Concussions and Football By The Numbers

December 6, 2013

By Benjamin G. Wu

Peer Reviewed

The news of a large $675 million dollar settlement on concussions has headlined on both the sports news channels and in popular media during this 2013 National Football League (N.F.L.) season [1]. Heralded as a victory mainly for the N.F.L., the settlement not only allows the league to avoid larger amounts in potential liability payments but also the public scrutiny of a discovery phase if a case were to move forward [1]. In the wake of this settlement there are many lingering questions regarding the research of sports-related concussions, helmet design, and safety regulations to protect players at all levels of the popular American pastime.

As concern grew that concussive and sub-concussive impacts may contribute to mild traumatic brain injury (MTBI) and concussive traumatic encephalopathy (CTE) high school, college, and professional football leagues have started tracking the prevalence of concussions over the past decade. [2,4]. High profile cases have the medical and legal world paying more attention to the response and actions taken by the N.FL. [1,4]. The death of the ex-N.F.L. player Andre Waters made national headlines in 2006 as a partial autopsy by Dr. Bennet Omalu revealed diffuse cerebral taupathy [5,6]. Even the United States Congress has attempted to pass a bill to create national guidelines for concussions in young athletes. The bill currently sits in Committee [7,8].

The question is: how widespread are concussions in sports? Surprisingly, an estimated 3.8 million concussions happen every year during competitive and recreational activities [2,9-10]. The rate of concussions found in high school and collegiate sports is 2.4-2.5 concussions per 10,000 athletic exposures [10]. The highest rate of concussions for females occurred in soccer. Predictably, male football players had the highest incidence of concussions [10]. The overall incidence of concussions in sports is estimated to be much higher secondary to under-reporting; an estimated 50% of concussions may go un-reported [2]. A concussion is a clinical diagnosis and involves several criteria including a change in consciousness from confusion or amnesia [11-13]. As we understand more about concussions and their sequelae, the threshold for diagnosis is lowered and the list of activities associated with concussions grows. This research also has clear implications beyond recreational and profressional sports for armed service members returning from Afghanistan and Iraq who have experienced repetitive explosions from improvised explosive devices (IEDs).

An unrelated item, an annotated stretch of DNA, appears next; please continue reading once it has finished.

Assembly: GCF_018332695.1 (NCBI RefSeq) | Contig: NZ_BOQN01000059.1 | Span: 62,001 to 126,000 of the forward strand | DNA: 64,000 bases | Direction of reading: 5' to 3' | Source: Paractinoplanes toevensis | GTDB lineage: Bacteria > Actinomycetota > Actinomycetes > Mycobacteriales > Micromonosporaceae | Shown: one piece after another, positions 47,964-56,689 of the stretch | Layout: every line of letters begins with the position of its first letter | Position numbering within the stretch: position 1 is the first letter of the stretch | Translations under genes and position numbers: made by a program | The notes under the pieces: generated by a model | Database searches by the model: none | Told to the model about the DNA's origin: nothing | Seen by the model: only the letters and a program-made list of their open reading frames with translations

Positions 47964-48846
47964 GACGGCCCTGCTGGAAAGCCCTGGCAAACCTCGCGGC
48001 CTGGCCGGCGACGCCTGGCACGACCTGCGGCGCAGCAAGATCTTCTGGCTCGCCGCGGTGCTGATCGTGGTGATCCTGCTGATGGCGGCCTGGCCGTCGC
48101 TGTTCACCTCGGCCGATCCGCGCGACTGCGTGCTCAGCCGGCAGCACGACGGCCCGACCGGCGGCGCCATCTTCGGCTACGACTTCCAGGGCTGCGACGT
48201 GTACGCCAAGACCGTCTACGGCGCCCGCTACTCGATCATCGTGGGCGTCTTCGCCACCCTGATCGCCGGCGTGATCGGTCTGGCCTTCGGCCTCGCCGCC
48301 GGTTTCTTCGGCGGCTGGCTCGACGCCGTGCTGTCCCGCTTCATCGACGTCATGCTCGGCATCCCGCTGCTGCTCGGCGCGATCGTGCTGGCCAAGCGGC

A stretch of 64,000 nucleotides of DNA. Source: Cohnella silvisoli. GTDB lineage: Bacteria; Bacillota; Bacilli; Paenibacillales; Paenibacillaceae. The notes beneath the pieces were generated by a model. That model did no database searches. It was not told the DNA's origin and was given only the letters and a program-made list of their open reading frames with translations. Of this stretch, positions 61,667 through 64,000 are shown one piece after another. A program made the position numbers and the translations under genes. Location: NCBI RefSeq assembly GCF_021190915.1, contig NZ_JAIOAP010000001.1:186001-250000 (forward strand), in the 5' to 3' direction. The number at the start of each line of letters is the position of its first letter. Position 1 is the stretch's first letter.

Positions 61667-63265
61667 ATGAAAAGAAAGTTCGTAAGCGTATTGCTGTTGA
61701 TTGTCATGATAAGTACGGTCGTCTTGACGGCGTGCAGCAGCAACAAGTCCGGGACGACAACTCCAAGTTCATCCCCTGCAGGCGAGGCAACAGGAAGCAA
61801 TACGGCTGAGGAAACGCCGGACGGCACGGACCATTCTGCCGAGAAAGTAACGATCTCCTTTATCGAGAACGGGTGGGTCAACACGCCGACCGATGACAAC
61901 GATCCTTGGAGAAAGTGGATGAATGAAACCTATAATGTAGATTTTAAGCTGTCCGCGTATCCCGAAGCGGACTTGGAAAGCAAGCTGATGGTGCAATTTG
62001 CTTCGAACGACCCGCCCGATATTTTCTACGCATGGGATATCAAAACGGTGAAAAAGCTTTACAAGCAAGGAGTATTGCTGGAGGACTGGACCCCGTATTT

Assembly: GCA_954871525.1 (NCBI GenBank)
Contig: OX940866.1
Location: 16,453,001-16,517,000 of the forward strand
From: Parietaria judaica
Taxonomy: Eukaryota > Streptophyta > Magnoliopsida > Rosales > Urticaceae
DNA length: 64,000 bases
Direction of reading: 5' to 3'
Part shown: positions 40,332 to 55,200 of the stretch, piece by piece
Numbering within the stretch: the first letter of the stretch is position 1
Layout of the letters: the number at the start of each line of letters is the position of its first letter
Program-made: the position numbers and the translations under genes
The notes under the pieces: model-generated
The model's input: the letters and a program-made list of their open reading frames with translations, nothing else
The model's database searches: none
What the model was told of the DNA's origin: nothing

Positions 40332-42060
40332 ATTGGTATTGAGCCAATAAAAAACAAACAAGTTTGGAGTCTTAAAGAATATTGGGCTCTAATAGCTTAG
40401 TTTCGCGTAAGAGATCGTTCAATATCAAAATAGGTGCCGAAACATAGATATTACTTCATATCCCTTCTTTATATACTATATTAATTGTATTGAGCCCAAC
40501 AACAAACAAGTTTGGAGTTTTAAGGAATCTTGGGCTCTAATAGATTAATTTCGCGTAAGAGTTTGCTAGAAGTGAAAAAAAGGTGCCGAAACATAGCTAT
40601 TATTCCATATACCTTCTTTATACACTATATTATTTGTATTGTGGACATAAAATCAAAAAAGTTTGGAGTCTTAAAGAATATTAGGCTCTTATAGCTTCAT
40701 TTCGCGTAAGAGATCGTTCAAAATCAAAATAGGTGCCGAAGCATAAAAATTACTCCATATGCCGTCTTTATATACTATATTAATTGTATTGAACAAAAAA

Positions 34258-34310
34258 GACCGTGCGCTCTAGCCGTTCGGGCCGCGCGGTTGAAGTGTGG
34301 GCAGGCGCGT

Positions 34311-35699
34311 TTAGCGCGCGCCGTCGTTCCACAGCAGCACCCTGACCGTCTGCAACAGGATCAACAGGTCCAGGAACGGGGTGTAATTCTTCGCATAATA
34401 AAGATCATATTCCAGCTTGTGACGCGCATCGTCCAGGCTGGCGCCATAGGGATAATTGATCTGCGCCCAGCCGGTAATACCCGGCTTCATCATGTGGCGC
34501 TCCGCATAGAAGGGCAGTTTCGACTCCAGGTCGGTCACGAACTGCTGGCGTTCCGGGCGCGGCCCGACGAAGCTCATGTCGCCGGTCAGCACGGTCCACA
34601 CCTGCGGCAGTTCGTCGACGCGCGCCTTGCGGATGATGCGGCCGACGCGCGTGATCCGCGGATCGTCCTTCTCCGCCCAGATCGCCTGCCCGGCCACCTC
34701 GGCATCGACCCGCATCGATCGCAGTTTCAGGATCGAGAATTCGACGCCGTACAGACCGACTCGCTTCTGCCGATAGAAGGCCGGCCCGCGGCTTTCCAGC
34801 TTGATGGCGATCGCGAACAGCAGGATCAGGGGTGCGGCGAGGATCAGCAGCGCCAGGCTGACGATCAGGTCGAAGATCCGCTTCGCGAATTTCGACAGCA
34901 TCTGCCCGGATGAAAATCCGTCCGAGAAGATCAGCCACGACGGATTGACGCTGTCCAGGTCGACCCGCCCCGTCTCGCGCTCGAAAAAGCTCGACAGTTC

There have been many technological advances protecting players and service-members alike from the perils of concussion. The first football helmet was invented in 1896. The helmet had rudimentary strips of leather protecting the players’ skulls [14]. Despite the use of helmets over the past century there have been no substantial studies that show a decrease in concussions due to helmet use [2]. Researchers recorded a total of 101,944 impacts in a study of 95 high school football players in Michigan over 4 years using the Head Impact Telemetry System (HITS). The average player had 652 impacts over the course of the study [15]. The high school player study raised the question of sub-concussive impacts on the neurologic skills of football players. However, this was inconclusively addressed in a research study of 46 collegiate football players at the University of North Carolina, Chapel Hill. On average, the college players sustained more than 1000 impacts during the football season [16]. Neurological performance markers pre-season and post-season did not differ statistically in the study [16]. The researchers suggested that higher acceleration cutoffs may potentially discern changes, but their lower cutoffs for sub-concussive impacts was to discriminate between normal motions of the head to low intensity impacts. Thus, the authors implied that their threshold might be too low to study small and incremental effects of sub-concussive impacts in their cohort [16].